There are so many art museums in Los Angeles that it can be hard for art lovers to decide which ones should have priority when you're just in town for a short time. And after you've seen the big ones, there's the question of what to see next, and which ones are worth a detour.
Art museums 1 and 2 on this list are almost a tie if you take into account architecture and the view, but for the sheer volume and diversity of art that you can see at one location, Los Angeles County Museum of Art edged out the Getty Center, especially with the addition of Broad Contemporary and the Resnick Pavilion. The encyclopedic collection ranges from pre-history to contemporary art.
The Getty Center, high on a hill in Brentwood, houses the J. Paul Getty Museum's fine art and photography collections, while the antiquities reside in Malibu at the Getty Villa. The Getty Center is as popular for its unique architecture, beautiful gardens, and stunning views as it is for the breadth of its art collection.
The Norton Simon Museum in Pasadena is a much more manageable size than LACMA or the Getty Center, and yet it contains some of the finest works of art in Southern California. All the Impressionists are represented, with a special focus on Picasso and Degas. The entire lower level is devoted to Southeast Asian art.
The Broad is LA's newest art museum, showcasing the extensive contemporary art collection of philanthropists Eli and Edythe Broad. It is located in Downtown LA next to the Disney Concert Hall and across from the Museum of Contemporary Art.
The Getty Villa in Malibu contains the J. Paul Getty Museum's antiquities collection on an Italianate villa on a bluff overlooking the Pacific Ocean. While the Greek, Roman and Etruscan statuaries are impressive, it's worth a visit just to admire the Villa and the view.
The Museum of Latin American Art is a gem of an art museum in Long Beach. MoLAA is unlike any other collection that you'll find in the US, containing only the work of major contemporary artists from Latin America.
The Museum of Contemporary Art and its partner, the Geffen Contemporary at MOCA, a few blocks apart in Downtown LA, are hard to rank, because there aren't really any permanent exhibits. So where they should fall on a "best of" list depends on the current exhibition. Check the exhibition schedule before planning a visit.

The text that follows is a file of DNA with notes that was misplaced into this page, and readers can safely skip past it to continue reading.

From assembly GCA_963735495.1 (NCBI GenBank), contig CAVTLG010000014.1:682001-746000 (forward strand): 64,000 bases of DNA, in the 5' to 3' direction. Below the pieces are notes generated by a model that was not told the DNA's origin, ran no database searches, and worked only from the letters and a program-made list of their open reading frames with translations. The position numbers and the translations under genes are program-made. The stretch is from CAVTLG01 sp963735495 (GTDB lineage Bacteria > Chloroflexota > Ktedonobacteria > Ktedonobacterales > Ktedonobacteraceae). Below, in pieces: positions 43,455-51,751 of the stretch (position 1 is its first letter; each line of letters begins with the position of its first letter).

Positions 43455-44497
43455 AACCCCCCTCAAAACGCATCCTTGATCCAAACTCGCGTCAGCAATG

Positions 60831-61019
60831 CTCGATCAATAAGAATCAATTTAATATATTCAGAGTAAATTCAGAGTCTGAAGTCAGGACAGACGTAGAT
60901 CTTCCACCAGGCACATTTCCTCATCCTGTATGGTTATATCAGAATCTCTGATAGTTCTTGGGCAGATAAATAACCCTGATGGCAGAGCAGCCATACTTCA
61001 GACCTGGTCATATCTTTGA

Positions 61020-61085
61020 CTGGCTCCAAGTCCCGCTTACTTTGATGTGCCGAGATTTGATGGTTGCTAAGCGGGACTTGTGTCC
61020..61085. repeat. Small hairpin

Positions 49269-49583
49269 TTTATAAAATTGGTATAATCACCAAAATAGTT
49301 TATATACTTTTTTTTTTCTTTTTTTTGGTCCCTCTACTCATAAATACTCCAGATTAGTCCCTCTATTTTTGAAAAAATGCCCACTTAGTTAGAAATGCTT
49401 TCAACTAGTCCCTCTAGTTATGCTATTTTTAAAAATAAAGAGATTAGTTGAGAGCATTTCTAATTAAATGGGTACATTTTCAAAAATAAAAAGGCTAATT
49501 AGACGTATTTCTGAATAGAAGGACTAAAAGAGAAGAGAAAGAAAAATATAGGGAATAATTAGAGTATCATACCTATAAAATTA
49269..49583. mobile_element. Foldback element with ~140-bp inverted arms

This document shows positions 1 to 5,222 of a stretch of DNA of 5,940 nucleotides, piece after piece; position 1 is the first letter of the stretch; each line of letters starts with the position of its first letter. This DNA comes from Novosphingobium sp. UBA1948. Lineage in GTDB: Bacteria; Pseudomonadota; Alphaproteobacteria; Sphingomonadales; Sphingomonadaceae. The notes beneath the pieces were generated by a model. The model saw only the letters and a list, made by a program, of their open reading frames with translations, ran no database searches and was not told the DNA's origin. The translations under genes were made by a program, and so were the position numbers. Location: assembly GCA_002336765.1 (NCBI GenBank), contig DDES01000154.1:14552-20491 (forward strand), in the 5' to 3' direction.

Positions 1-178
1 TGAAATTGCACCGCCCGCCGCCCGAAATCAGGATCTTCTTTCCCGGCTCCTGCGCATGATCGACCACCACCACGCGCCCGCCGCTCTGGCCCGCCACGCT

Although better known to locals for their magnificent gardens, the Huntington Library's Art Collections are equally worthy of a visit. The collections are spread through multiple buildings on the extensive grounds, so bring your good walking shoes. Highlights of the collection include American Art, Greene & Greene and other Arts & Crafts Movement furniture and 18th Century British art. The Library Collection contains a 1410 Elsmere manuscript of Chaucers The Canterbury Tales and an original 1455 Gutenberg Bible.
The Bowers Museum in Santa Ana isn't a traditional art museum, although they do exhibit art. Most of their exhibits are more of an ethnographic take on art. The permanent collection includes California Indian and other Native American art, pre-Columbian art, Asian and Pacific Islands art and art from Africa. They also host major traveling exhibits, such as the Terra Cotta Warriors.
The Annenberg Space for Photography in Century City is a relatively small space, but you could spend many hours perusing photo exhibits. Although fine art photography is not the focus of the Annenberg Space, and you might equally well find stunning landscapes or grisly images of war and famine, the art of photography is definitely in evidence.
Every major city has a Van Gogh and a Renoir, but only LA has the Museum of Neon Art in Glendale. The Museum of Neon Art also hosts nighttime neon art tours of Los Angeles.
The Craft and Folk Art Museum, on Museum Row across from LACMA, takes a broad view of folk art as "all art made in a cultural and social context." So don't expect to be limited to African wood carvings and Hmong needlework, although they are part of the collection. Exhibits might feature furniture, textiles, musical instruments, tattoo art or any manner of human creation.